“Steamboat Study 1” (sold)
8″ x 6″
oil on panel
©2011 Tracy Wall
Two weekends ago, I delightfully “got out of Dodge” and escaped for a little mini-vacation. Sort of.
It was a holiday weekend here in the U.S., so many had Monday off. My usual Monday clients were out of town and I had nothing on the books for Saturday and Sunday, so I decided to follow suit. A friend had suggested taking a road trip a while back, and when that fell through I was disappointed (for many reasons). I often don’t plan last minute getaways. but as long as I had the ‘off’ time, I might as well take advantage of it.
I spent the weekend in a small mountain community of Steamboat Springs. A few hours NW of Denver, Steamboat is nestled in the Rocky Mountains about 40 miles from the Wyoming border. A mountain ski-town, Steamboat is far less glitzy than other ski meccas and seems a little more laid-back with a strong cowboy culture in ranching.
Although a terrific break for a number of reasons, one thing I wanted to accomplish was break out of my painting rut. I’ve been doing fruits and veggies in studio paintings for a while (I still have more coming up), but I wanted to again try my hand at ‘plein air’ painting. ‘Plein air’ is French for “open air” and refers to painting outdoors, a practice that became popular in the mid-19th century with impressionist painting.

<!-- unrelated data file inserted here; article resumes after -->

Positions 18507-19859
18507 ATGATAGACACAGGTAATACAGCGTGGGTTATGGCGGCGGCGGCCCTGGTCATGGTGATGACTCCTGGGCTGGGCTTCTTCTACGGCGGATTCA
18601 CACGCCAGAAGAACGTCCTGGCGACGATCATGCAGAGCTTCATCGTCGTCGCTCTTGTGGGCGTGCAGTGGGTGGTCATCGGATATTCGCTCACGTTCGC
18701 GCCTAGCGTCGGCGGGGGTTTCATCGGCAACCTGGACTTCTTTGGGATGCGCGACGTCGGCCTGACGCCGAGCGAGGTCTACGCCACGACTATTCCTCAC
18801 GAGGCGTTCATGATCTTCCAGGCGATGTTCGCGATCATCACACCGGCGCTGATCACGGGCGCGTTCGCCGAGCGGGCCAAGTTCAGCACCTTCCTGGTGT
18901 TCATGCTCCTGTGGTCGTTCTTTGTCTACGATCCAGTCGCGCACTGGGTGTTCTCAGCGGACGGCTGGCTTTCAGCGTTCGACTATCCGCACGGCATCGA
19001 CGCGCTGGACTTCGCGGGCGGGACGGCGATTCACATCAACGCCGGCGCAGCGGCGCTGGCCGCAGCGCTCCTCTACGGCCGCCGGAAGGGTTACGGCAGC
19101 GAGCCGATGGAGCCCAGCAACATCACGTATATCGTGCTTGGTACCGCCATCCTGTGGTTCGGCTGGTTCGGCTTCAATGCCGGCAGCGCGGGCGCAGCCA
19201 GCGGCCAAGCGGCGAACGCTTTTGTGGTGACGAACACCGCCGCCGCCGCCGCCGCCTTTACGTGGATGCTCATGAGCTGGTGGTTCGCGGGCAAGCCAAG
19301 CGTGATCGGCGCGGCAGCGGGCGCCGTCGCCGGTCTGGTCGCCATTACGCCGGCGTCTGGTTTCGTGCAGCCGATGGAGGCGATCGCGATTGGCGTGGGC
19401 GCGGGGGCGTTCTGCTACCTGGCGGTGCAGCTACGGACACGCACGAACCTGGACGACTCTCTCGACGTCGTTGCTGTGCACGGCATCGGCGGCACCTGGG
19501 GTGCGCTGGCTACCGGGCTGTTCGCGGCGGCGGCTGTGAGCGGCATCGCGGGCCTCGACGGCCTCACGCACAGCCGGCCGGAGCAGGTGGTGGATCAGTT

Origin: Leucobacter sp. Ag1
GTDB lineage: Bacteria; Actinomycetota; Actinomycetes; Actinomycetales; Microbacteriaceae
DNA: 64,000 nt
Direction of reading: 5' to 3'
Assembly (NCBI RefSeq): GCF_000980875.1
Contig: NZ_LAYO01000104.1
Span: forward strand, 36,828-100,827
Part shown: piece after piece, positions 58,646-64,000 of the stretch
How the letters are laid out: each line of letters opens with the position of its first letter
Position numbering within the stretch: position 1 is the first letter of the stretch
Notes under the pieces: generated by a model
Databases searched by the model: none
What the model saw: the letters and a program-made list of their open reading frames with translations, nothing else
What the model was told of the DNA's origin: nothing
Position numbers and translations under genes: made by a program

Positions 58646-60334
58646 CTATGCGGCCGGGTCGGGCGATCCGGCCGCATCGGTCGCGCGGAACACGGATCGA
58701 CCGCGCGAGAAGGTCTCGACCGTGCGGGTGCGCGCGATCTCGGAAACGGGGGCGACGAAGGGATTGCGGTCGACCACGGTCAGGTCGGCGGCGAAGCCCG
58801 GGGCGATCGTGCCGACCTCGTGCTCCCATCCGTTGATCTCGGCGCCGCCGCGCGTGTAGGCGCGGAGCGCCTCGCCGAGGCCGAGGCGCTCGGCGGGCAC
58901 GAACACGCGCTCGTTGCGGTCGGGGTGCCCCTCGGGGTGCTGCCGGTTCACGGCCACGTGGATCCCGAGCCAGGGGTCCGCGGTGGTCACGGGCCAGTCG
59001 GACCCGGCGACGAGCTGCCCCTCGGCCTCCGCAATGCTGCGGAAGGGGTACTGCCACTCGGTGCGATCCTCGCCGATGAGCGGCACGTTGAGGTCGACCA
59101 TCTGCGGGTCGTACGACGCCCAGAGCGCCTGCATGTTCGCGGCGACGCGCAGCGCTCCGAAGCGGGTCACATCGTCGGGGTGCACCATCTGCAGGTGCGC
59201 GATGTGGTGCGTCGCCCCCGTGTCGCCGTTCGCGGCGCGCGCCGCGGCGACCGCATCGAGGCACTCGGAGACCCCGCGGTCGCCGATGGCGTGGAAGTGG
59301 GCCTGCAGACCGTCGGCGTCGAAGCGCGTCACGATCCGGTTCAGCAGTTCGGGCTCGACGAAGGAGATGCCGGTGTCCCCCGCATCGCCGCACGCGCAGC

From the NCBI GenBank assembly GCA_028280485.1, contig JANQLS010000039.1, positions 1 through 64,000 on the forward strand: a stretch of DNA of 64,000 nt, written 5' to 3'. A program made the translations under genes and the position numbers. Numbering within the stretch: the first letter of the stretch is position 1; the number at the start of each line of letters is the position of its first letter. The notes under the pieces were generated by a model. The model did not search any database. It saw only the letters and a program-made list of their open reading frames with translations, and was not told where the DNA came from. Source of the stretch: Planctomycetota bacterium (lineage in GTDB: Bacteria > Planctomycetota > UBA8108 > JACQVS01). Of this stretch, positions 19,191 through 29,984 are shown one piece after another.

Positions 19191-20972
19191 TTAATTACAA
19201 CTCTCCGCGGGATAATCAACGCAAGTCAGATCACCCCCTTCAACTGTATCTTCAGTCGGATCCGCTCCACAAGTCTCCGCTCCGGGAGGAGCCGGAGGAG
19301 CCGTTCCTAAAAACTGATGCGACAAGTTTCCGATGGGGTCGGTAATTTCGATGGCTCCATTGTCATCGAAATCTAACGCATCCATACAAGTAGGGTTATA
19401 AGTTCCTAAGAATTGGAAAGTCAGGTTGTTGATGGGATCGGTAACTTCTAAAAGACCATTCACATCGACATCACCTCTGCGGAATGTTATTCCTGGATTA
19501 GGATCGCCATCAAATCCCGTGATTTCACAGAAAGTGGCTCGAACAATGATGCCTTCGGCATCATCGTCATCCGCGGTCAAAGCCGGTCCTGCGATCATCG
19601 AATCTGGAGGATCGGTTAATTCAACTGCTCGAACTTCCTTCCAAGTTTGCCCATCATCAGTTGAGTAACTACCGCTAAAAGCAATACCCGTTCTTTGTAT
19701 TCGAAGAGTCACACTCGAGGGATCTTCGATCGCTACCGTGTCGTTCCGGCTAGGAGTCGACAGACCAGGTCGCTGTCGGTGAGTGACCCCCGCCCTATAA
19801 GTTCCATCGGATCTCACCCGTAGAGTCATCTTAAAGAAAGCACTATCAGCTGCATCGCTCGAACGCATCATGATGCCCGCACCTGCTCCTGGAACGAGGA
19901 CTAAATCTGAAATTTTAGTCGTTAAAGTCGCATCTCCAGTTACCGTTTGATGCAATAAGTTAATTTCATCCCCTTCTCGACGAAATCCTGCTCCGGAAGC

“Lead by Edouard Manet, Claude Monet, Edouard Degas, Auguste Renoir, et. al. the impressionists espoused the belief that you should trust your eyes. Using newly developed theories of how the eye physically registers color, they maintained that what you saw in nature was not form, but rather light on form. And light could be conveyed by color. To prove their theories, …… they re-created the world as colors that suggest light. Rebuffed at first for what appeared to be unfinished paintings, the impressionist vision soon became a standard for truthfully conveying the outdoor experience. ” From Plein-Air Painters of America
This is my first outdoor plein-air attempt in many months. Here I’m in a thick forested area with a sunlit meadow through the trees.
Painting ‘en plein air’ is a different production process for me. Because the light changes so quickly, it’s necessary to make painting decisions quickly. I felt pretty rusty on this one; I’ll show more in future posts.
In the meantime, tell me: do you get away to recharge or relax?